Return to Transcripts main page

The Situation Room

Biden: "I Believe" Manchin Will Vote For My Spending Plan; Rep. Josh Gottheimer (D-NJ) Is Interviewed About Biden's Spending Plan; McAuliffe, Youngkin In Dead Heat In Virginia Governor's Race; Soon: CDC Advisers To Vote On COVID Vaccines For Children Age 5-11; 6P Deadline: Awaiting Trump Response To New January 6 Court Filings. Aired 4-5p ET

Aired November 02, 2021 - 16:00   ET



WOLF BLITZER, CNN HOST: Happening now -- breaking news. President Biden speaking out just a few moments ago on this, his final day at the global U.N. climate conference and his stalled domestic spending plan saying he believes Democratic holdout Senator Joe Manchin will -- repeat -- will be on board.

It's Election Day in America. Voting taking place right now in pivotal races across the country that could determine what the future holds for both parties. We're following a very tight race in Virginia. And an extremely consequential race in New York City and more.

And we're moments away from a CDC panel vote on whether children ages 5 to 11 should be eligible for a covid-19 vaccine. Shots in arms could start as soon as tomorrow.

Welcome to our viewers in the United States and around the world. I'm Wolf Blitzer. You're in THE SITUATION ROOM.


ANNOUNCER: This is CNN breaking news.

BLITZER: We're live in Scotland tonight following three major stories, including President Biden speaking out just moments ago on the last day of the United Nations Global Climate Summit here that he's participating in.

But back at home his sweeping plan to spend trillions of dollars on overhauling the U.S. social safety net is at an inflection point right now.

CNN chief White House correspondent Kaitlan Collins here to bring us all the breaking coverage.

The president spoke about all these issues but he was specifically very, very optimistic that Senator Manchin eventually will support the broader legislation.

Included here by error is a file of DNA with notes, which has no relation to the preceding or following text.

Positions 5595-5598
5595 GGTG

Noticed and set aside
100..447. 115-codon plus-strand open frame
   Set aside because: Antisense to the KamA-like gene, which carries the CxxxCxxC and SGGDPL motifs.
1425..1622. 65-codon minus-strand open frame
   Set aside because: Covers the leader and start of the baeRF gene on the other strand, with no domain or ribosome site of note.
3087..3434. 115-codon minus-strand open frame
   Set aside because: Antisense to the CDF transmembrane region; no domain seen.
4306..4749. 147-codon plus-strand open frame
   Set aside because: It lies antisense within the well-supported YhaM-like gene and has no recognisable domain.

KAITLAN COLLINS, CNN CHIEF WHITE HOUSE CORRESPONDENT: And this is notable because the president is voicing confidence he's going to get this moderate senator who has wavered on his plan so far on board in the end. This is the first time we've actually heard President Biden, Wolf, weigh in on Senator Manchin and talk about what exactly he said at his press conference yesterday when he had questioned whether or not he was going to fully support this social spending plan that, of course, the president and Democrats have been negotiating for weeks.

But the president was asked and he said in the end he does believe Joe Manchin will get on board.


JOE BIDEN, PRESIDENT OF THE UNITED STATES: I am not going to talk about the specifics of my conversations. He will vote for this. In this proposal, what he has anticipated and that is looking at the fine print of the detail, what comes out of the House in terms of the actual legislative initiative. I believe that Joe will be there.


COLLINS: Now, Wolf, this is notable, of course. I was told earlier today that President Biden had not yet spoken to Senator Manchin since making those statements yesterday but senior White House staff have been in touch with him. Maybe that's why the president is so confident today.

BLITZER: As far as this global summit is concerned here on climate change, he was very positive about what was achieved, but he also spoke out about those world leaders who were no-shows here, including China.

COLLINS: Yes. And this is notable because obviously China is one of the world's biggest polluters. They were not here. Russia was also not present in this. The leaders of Saudi Arabia also not here and, of course, that speaks to the level of commitment here because you're hearing from all of these world leaders talk about the fact that in order to get anything done they believe they all need to be on board in the end.

And so, the president said yesterday that -- or two days ago he was disappointed China was not going to be at this International Global Climate Conference and, of course, today, he said he believed it was a mistake for them not to be at the summit.


BIDEN: We showed up. We showed up. And by showing up we've had a profound impact on the way I think the rest of the world is looking at the United States and its leadership role. I think it's been a big mistake quite frankly for China and -- we expect China not showing up. The rest of the world will look to China and say, what value added are they providing?